1,3C.J. Renggli,1A.B. Palm,1P.L. King,2P. Guagliardo
Journal of Geophysical Research, Planets (in Press) Link to Article [https://doi.org/10.1029/2019JE006045]
1Research School of Earth Sciences, The Australian National University, Canberra ACT 2601, Australia
2Centre for Microscopy, Characterization and Analysis, University of Western Australia, PerthWA 6009, Australia
3Institute for Mineralogy, University of Münster, Münster,48149, Germany
Published by arrangement with John Wiley & Sons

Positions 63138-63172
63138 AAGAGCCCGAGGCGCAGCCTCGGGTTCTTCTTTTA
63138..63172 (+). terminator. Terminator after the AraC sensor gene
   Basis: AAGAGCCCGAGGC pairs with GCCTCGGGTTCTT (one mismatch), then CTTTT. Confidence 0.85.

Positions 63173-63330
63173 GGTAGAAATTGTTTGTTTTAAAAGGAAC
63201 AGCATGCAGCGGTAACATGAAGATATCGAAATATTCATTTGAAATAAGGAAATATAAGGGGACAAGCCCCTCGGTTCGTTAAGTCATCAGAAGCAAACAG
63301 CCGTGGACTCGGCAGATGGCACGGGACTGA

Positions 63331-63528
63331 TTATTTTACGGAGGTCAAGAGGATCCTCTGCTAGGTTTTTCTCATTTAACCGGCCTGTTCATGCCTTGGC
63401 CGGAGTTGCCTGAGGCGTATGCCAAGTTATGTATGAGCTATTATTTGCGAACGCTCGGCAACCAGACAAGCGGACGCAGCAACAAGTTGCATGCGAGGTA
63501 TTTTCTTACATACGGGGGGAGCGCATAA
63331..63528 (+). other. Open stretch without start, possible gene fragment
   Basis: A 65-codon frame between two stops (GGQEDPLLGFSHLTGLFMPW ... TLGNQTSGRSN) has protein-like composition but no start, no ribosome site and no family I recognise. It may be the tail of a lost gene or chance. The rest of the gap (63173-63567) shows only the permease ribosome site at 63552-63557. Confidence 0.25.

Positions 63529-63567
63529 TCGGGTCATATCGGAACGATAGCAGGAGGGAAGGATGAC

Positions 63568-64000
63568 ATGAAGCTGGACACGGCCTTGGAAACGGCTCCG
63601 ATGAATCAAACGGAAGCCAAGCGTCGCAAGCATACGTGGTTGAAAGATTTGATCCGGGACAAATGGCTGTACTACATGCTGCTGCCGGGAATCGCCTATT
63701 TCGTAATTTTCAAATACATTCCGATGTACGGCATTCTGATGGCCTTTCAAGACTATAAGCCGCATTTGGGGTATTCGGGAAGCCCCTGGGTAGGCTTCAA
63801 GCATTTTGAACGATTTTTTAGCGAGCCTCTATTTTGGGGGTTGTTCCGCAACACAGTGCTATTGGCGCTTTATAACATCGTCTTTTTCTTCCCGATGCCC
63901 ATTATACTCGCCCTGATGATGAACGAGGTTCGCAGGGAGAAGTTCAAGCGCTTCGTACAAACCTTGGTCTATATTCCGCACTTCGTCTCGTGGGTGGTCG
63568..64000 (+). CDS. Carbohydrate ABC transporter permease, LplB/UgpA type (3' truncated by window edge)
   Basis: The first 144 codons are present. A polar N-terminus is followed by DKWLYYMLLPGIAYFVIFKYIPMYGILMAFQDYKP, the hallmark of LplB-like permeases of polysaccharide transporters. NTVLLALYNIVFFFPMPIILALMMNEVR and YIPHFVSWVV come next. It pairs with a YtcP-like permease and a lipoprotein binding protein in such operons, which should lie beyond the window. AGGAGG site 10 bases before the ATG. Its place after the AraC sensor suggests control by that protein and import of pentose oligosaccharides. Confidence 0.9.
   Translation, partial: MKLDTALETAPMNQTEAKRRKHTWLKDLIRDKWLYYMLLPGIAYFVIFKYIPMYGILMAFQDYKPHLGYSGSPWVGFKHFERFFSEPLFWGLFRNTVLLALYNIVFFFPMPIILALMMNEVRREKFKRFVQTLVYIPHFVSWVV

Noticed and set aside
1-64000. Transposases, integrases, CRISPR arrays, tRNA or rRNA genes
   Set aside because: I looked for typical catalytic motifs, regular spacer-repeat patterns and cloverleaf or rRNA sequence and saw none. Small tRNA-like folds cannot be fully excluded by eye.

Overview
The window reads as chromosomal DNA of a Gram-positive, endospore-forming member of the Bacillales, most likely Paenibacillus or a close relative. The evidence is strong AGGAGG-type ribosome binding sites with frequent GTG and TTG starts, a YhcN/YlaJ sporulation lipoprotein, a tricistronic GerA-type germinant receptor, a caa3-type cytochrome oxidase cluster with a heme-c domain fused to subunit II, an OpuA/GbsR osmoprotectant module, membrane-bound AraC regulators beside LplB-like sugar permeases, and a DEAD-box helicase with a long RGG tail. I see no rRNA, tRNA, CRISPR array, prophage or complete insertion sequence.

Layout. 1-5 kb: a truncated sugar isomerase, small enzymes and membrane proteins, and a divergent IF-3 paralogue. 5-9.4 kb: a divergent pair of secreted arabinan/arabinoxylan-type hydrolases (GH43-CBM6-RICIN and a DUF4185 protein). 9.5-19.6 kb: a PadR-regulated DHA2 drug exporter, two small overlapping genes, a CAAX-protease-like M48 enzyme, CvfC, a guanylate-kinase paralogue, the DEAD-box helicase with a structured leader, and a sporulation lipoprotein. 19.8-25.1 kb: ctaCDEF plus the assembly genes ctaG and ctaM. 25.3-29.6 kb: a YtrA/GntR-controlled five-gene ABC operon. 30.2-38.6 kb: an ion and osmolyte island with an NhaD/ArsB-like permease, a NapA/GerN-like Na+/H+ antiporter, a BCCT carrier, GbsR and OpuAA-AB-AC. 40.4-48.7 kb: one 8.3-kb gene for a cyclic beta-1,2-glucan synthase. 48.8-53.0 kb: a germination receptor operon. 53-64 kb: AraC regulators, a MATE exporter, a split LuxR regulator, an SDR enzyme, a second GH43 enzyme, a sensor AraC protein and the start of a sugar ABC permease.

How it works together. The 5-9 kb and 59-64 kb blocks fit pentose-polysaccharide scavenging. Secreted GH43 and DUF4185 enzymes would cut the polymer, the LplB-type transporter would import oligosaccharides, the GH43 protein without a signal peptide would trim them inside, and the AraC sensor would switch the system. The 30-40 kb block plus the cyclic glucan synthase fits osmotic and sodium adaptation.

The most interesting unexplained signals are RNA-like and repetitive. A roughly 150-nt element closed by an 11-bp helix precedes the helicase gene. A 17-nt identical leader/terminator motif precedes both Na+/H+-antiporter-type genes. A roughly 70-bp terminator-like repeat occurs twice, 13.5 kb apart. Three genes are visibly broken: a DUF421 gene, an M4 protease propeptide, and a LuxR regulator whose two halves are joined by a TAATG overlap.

Basalts are ubiquitous in volcanic systems on several planetary bodies, including the Earth, Mars, Venus and Jupiter’s moon Io, and are commonly associated with sulfur dioxide (SO2) degassing. We present the results of an experimental study of reactions between SO2 and basaltic glasses. We examined Fe‐free basalt, and Fe‐bearing tholeiitic and alkali basalts with a range of Fe3+/Fetotal (0.05 to 0.79) that encompass the oxygen fugacities proposed for most terrestrial planetary bodies. Tholeiitic and alkali basalts were exposed to SO2 at 600, 700 and 800 °C for 1 h and 24 h. Surface coatings formed on the reacted basalts; these contain CaSO4, MgSO4, Na2SO4, Na2Ca(SO4)2, Fe2O3, Fe3O4, Fe‐Ti‐(Al)‐oxides and TiO2. Additionally, the SO2‐basalt reaction drives nucleation of crystalline phases in the substrate to form pyroxenes and possible Fe‐oxides. A silica‐rich layer forms between the substrate and sulfate coatings. More oxidized basalts may readily react with SO2 to form coatings dominated by large Ca‐sulfate and oxide grains. In less oxidized basalts (NNO‐1.5 to NNO‐5), reactions with SO2 will form thin, fine‐grained aggregates of sulfates; such materials are less readily detected by spectroscopy and spectrometry techniques. In contrast, in very reduced basalts (lower than NNO‐5), typical of the Moon and Mercury, SO2 is typically a negligible component in the magmatic gas, and sulfides are more likely.